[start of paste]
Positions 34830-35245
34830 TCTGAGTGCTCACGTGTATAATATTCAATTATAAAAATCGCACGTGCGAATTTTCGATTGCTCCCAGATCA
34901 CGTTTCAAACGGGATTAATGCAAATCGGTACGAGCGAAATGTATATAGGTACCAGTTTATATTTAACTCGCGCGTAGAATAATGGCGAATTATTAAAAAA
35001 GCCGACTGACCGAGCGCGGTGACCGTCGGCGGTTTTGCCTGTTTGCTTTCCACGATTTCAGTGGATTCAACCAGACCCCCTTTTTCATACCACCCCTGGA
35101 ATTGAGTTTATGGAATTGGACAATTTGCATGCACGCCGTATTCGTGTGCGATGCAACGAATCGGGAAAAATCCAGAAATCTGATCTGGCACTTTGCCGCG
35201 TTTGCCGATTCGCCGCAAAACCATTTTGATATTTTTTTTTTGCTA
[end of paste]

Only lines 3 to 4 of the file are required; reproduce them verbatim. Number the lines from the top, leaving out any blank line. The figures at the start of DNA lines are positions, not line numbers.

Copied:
34901 CGTTTCAAACGGGATTAATGCAAATCGGTACGAGCGAAATGTATATAGGTACCAGTTTATATTTAACTCGCGCGTAGAATAATGGCGAATTATTAAAAAA
35001 GCCGACTGACCGAGCGCGGTGACCGTCGGCGGTTTTGCCTGTTTGCTTTCCACGATTTCAGTGGATTCAACCAGACCCCCTTTTTCATACCACCCCTGGA